NWR: Is that the GameCube version on DSiware, or is it a brand new experience?

MK: I believe it's the same experience, it's coming out through DSiWare, so that'll be great. (That's a free download? Yes.) Then Mr. Miyamoto announced the other piece of content that was coming out today (Note: He is referring to the release of Legend of Zelda: Link's Awakening on Virtual Console.)

NWR: Has that gone live yet?

MK: I've been checking, but I haven't seen it yet, he said it would be here before the end of the day. Then we've got the orchestra that came here to start the presentation, that was dramatic, we're going to be taking them on a tour.

The other thing I should have mentioned about Skyward Sword is the gold Wii Remote, that's special, and then there's the two CDs that are coming. There's a lot that we are doing for the anniversary and certainly it's a franchise that's deserved of it.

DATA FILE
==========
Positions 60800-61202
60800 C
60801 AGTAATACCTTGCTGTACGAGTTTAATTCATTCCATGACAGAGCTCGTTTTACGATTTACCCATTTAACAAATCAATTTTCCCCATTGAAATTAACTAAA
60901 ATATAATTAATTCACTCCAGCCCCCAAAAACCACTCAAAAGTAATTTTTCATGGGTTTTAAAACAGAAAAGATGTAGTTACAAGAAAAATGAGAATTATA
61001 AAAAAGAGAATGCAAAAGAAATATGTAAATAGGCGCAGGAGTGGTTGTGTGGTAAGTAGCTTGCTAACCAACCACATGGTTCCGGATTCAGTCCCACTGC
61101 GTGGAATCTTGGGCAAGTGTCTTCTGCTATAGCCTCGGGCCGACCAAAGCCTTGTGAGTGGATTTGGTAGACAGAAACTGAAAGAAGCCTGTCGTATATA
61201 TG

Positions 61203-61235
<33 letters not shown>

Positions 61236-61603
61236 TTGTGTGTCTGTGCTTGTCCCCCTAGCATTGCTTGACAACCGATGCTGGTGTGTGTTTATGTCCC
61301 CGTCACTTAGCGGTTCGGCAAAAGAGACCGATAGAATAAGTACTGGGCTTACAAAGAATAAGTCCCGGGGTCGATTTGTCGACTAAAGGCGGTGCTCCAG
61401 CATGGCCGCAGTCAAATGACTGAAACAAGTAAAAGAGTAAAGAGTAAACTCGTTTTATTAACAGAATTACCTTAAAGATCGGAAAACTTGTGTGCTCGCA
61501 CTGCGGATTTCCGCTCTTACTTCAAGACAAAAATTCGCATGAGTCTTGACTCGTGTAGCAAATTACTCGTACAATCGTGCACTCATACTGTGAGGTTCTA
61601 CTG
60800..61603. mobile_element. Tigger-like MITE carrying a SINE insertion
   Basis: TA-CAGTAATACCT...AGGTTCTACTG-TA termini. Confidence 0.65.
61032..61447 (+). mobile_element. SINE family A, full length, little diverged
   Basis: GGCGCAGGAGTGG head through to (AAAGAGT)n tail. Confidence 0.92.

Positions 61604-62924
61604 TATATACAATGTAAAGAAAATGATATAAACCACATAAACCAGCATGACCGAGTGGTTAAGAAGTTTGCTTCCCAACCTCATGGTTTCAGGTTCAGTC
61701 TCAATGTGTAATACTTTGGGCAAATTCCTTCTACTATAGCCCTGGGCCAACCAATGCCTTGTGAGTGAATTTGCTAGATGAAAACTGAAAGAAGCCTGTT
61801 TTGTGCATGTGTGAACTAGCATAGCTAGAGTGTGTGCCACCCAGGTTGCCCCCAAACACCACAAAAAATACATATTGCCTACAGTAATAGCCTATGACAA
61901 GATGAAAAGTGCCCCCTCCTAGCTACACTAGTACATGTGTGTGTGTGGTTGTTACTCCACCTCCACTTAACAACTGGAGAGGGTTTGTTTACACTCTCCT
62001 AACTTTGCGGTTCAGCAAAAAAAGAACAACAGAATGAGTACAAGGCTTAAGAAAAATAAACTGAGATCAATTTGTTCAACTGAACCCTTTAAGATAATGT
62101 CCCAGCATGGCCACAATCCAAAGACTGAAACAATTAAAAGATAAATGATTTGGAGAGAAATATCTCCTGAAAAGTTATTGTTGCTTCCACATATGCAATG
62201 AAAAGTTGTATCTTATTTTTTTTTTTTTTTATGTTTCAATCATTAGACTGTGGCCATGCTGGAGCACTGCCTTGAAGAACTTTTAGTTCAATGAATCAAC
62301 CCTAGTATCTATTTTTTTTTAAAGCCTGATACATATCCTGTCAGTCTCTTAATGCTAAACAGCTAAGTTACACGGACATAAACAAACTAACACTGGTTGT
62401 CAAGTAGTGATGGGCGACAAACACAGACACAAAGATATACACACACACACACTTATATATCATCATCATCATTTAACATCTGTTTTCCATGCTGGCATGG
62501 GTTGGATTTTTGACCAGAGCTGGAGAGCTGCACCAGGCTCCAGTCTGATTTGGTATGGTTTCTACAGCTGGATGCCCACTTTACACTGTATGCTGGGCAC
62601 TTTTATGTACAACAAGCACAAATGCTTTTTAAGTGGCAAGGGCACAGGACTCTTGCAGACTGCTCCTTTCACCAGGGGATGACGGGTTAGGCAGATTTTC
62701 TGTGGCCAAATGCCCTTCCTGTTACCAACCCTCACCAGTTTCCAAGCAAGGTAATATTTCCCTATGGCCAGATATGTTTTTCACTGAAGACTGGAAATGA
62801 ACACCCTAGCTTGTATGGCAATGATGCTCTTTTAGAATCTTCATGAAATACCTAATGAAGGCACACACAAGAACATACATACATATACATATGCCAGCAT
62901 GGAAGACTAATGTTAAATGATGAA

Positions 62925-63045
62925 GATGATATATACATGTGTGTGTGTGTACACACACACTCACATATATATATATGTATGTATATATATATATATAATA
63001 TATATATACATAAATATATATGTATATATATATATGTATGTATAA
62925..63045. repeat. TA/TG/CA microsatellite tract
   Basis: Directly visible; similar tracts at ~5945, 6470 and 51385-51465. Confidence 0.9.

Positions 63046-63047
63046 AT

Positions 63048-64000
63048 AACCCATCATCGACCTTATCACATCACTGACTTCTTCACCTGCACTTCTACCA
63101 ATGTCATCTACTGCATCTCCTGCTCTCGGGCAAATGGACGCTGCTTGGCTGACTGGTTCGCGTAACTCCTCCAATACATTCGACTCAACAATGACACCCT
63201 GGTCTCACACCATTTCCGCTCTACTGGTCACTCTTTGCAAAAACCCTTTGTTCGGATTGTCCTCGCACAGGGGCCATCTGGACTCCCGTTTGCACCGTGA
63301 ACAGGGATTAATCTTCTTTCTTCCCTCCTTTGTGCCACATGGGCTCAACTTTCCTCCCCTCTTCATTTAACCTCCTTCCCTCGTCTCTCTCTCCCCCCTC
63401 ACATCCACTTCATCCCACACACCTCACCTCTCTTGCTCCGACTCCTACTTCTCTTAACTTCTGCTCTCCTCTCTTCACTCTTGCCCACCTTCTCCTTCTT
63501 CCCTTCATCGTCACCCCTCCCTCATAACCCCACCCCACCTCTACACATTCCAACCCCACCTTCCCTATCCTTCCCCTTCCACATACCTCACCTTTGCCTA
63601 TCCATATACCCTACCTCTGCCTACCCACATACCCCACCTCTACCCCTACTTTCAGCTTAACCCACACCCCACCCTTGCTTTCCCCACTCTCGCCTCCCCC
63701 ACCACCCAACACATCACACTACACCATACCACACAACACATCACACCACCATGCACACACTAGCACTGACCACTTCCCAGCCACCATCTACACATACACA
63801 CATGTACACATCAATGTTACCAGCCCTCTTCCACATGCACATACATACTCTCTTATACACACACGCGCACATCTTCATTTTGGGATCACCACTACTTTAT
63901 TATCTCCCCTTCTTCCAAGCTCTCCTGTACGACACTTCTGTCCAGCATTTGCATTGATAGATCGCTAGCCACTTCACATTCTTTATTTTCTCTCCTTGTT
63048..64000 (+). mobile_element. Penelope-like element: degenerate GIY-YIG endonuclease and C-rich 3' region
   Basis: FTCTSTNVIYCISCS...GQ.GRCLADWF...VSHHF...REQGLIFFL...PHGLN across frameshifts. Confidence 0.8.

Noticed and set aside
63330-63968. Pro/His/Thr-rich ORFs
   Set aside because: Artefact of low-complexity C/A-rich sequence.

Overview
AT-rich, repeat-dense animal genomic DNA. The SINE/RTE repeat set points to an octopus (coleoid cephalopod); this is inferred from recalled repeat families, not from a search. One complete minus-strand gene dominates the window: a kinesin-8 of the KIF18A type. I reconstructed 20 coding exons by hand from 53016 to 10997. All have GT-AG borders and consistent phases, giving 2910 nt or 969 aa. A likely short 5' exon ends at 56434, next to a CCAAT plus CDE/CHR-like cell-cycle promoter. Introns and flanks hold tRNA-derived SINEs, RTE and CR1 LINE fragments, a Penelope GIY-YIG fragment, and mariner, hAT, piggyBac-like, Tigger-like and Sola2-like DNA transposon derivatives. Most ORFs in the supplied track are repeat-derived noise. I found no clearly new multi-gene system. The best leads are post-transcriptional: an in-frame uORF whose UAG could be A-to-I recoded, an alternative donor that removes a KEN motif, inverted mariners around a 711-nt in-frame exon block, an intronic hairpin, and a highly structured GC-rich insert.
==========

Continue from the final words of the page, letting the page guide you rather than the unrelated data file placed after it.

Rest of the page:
NWR: Will there be a gold Nunchuk?  

MK: We haven't made any comments about that, right now I'm just excited to see that gold remote. 

NWR: How extensive will the concert tour be?

MK: We just announced the first details today, so the dates and line-up of music will be announced later. 

NWR: Will it be one show in the US or go out over the country?

MK: My understanding is that there it's touring throughout the country and there will also be appearances in Europe. 

NWR: Looking forward to that, I hope it comes near me!